The WWF is run at a local level by the following offices...
Our health, food and security depend on nature.
Protecting and restoring nature is fundamental to our well-being, economies, and continued and growing prosperity around the world.
In 2020, we have an incredible opportunity to make an ambitious global commitment to restore nature: a New Deal for Nature and People. Every one of us can help make this happen.
Why does nature loss matter?
Nature is our life-support system and vital to Africa’s economic development. From the fresh air we breathe to the clean water we drink, nature provides the essentials we all rely on for our survival and well-being. And it also holds the key to our prosperity, with millions of livelihoods and much of our economic activity also depending on the natural world.
While short term trade-offs will be required, reversing nature loss is a prerequisite to African development and poverty alleviation.
What is the New Deal for Nature and People?
The New Deal for Nature and People will be reflected in a clear and strong series of decisions by countries/Heads of State, by 2020, supported by communities and businesses, that strengthens global targets and mechanisms to protect and restore nature by 2030, in support of the Sustainable Development Goals and the Paris Agreement.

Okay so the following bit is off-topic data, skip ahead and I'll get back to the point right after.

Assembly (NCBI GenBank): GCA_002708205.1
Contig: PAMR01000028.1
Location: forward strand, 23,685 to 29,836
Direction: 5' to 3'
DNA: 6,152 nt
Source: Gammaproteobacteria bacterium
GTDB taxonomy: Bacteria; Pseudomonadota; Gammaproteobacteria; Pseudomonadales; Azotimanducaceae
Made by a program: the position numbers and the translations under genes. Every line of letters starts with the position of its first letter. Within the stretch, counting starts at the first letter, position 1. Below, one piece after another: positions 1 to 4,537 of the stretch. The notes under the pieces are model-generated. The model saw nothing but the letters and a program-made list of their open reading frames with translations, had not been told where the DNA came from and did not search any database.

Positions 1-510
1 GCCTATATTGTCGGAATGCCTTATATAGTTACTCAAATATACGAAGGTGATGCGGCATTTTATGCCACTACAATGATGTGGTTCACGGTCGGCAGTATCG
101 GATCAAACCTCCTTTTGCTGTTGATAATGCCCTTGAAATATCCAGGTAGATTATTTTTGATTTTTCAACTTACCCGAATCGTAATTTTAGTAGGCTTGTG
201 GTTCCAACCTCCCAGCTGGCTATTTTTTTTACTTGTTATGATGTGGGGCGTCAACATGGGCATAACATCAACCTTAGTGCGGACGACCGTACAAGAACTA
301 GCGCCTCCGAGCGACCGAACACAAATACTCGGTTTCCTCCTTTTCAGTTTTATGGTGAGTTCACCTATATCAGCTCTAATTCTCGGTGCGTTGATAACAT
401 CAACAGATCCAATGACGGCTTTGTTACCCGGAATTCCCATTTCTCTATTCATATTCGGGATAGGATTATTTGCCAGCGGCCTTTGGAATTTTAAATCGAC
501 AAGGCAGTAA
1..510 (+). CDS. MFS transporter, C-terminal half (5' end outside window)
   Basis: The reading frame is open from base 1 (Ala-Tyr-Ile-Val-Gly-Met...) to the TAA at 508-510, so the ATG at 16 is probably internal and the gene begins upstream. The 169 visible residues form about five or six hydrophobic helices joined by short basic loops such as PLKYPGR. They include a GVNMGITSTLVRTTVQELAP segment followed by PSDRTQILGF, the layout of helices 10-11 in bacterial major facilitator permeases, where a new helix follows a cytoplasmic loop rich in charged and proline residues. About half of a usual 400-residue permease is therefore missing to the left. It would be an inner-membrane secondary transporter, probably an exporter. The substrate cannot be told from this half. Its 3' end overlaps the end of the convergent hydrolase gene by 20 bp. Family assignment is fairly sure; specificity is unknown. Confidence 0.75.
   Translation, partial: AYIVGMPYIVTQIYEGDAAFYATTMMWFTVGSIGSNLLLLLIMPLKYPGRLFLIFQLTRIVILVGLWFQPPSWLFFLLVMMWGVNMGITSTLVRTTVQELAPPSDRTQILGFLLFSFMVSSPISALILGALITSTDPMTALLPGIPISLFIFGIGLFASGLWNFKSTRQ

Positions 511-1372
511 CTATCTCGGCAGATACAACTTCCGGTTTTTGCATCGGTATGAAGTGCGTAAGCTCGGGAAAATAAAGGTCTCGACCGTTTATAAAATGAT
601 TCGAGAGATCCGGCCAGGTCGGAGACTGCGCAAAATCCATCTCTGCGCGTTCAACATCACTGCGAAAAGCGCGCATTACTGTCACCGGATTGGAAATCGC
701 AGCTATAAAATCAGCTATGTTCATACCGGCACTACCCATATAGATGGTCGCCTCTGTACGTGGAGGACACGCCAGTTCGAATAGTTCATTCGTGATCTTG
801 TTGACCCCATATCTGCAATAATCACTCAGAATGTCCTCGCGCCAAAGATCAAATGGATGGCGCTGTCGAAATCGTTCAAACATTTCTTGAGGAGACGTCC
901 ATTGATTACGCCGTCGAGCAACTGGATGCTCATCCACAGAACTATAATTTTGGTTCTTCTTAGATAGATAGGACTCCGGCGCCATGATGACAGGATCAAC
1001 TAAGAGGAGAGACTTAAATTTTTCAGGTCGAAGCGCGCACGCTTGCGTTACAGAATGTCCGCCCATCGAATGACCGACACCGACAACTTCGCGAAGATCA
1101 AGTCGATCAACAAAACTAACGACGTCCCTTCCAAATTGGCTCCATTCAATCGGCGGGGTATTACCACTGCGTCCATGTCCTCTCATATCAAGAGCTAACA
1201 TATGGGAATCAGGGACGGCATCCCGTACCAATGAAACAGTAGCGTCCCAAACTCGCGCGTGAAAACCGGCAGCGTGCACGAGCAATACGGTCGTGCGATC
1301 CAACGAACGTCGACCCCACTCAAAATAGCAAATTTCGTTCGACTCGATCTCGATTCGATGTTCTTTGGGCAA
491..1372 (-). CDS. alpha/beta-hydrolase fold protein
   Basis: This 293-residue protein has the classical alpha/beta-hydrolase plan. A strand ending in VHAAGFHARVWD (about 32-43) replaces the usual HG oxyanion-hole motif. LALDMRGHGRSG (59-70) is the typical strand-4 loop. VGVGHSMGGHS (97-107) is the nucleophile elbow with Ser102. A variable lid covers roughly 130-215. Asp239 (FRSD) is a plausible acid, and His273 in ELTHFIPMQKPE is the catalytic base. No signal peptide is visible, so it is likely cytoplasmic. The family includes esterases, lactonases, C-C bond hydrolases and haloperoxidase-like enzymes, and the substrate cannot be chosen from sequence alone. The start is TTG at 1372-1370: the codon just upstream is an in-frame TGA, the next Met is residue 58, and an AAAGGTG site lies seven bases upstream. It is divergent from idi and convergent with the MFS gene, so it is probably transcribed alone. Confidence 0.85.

We all have a part to play
Only a global coalition of the willing can make all this happen. We need combined action by governments, communities, business, finance, individuals and civil society organisations in Africa and around the world. People must be front and centre in any New Deal, with everyone entitled to live in a healthy environment and the human rights of local communities and indigenous peoples respected. A New Deal can only be achieved in partnership with, and in the interests of, the people who share their lands with nature. WWF is engaging governments, businesses, civil society and the public in the need to place sustainability at the heart of our political, economic and social systems.